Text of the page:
Patrolling boundaries I

27 04 2020

Over several decades, Thailand’s royalists have been prompted by palace and state propaganda to patrol all manner of images, names, positions and readings of history that are considered to define “being Thai” and “Thainess.”

One of the odder elements in this has been a development of a protectiveness about the monument to Thao Suranari, a statue created by an Italian sculptor and put in place in January 1934. The legend of Thao Suranari, known as Ya Mo in Korat, is exactly that, a legend, with little reputable historiography behind it. What is odd about this statue and the legend is that it has become a part of a royalist “protection” racket and the royalist legend has been widely consumed in the province.

So it is that officials jump into action when a transgression is imagined.

According to Khaosod, the “legal office of this northeastern province has been instructed [by the governor] to track down a man for legal action after he pasted an image of his own face over a picture of the monument to Thao Suranari, the province’s heroine, and posted it on his Facebook page…”.

The report states that the “post was shared on the Facebook page of a public group called “Ruang Lao Khao Korat”, drawing wide criticism and condemnation from the people of Nakhon Ratchasima and other provinces.” Well, some criticism and certainly not from all “the people” of the province.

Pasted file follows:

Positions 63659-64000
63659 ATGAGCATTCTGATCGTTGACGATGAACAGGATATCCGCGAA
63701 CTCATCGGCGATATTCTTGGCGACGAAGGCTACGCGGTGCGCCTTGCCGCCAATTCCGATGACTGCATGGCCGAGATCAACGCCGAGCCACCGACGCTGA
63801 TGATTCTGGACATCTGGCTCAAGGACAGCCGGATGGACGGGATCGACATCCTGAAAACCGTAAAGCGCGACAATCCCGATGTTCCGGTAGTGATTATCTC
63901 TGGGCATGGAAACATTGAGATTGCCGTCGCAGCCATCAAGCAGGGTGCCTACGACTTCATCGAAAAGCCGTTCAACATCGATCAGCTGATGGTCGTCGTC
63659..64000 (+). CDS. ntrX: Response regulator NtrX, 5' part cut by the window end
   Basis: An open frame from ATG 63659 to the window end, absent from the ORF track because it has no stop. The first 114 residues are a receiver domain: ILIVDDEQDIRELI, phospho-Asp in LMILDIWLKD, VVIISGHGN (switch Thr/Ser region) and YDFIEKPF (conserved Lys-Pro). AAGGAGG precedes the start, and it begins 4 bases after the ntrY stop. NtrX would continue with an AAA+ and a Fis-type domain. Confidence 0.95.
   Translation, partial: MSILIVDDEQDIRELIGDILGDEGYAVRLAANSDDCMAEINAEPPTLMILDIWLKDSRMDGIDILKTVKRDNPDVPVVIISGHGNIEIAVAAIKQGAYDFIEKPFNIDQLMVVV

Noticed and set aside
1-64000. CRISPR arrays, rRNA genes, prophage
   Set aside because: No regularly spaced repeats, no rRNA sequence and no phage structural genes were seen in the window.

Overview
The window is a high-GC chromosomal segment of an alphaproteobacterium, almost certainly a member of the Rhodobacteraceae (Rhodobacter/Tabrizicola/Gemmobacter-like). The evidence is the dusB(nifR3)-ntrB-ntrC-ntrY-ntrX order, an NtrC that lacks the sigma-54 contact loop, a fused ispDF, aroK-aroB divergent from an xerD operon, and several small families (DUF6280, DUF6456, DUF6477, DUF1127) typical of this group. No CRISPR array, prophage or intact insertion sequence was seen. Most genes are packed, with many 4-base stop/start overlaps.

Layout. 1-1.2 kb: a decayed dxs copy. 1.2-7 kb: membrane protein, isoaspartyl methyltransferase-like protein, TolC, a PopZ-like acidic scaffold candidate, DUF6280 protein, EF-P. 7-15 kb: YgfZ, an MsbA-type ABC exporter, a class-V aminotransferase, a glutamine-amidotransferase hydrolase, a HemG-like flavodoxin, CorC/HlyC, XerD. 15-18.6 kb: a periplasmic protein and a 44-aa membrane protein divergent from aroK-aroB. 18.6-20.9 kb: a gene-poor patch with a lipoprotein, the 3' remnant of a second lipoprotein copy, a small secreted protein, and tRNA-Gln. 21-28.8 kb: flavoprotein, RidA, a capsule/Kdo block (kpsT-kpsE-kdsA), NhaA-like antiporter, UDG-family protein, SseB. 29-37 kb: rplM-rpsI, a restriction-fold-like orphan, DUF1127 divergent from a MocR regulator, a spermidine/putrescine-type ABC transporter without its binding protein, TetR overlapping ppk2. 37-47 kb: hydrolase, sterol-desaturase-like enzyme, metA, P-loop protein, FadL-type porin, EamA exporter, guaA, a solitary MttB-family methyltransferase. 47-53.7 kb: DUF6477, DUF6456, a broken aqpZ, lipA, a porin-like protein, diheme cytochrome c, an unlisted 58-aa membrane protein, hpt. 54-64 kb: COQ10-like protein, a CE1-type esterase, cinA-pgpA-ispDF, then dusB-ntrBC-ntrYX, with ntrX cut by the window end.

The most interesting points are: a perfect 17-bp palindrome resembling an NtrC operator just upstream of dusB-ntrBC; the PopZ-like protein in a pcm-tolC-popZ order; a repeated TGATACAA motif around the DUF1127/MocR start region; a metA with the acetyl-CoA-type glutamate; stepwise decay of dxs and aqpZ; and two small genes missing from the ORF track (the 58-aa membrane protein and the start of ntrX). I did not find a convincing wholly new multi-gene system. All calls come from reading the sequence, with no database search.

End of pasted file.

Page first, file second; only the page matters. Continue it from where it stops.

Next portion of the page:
We imagine that the charges to be used will relate to computer crimes. However, this is not the first case this year. Back in January, a similar Facebook post was considered “illegal,” and caused Korat governor Wichian Janotai declare the “culprit” to be “mentally deficient” and stated that she “would face criminal charges for posting the photoshopped image on social media…”. Then, Wichian said “provincial lawyers are already looking at using defamation law to prosecute…”.

Presumably he meant that the “people” of Korat felt defamed as an inanimate object can’t be defamed. We have not seen any actual legal action taken on this case and we are left to wonder what happens to the latest “case.” Perhaps it is sufficient to “protect” the boundaries of “Thainess” by expressing “outrage” and threatening.

Thao Suranari is “revered” because legend has it that she helped the Bangkok-based Chakri monarch maintain his control over Korat and against an invading Lao army.

As so often happens, this story is not easily defended when historians look at the legend. Back in 1996 there was another kerfuffle when a History Masters dissertation became a book and questioned the legend. The “protectors” at that time were quite threatening indeed and the whole story was deeply politicized.

Quite a bit of the story is recounted by Charles Keyes in a chapter in Cultural Crisis and Social Memory: Modernity and Identity in Thailand and Laos edited by Charles F. Keyes and Shigeharu Tanabe and published in 2002. We found we could read a bit of it at Google Books.

When it comes to approved versions of “national” identity, the stakes are high because it is only the royalist story that is permitted.

 

 


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12 07 2020
Patrolling boundaries III | Political Prisoners in Thailand

[…] late April, PPT posted on efforts by rightists and royalists in Nakorn Ratchasima tp protect the “honor” of […]

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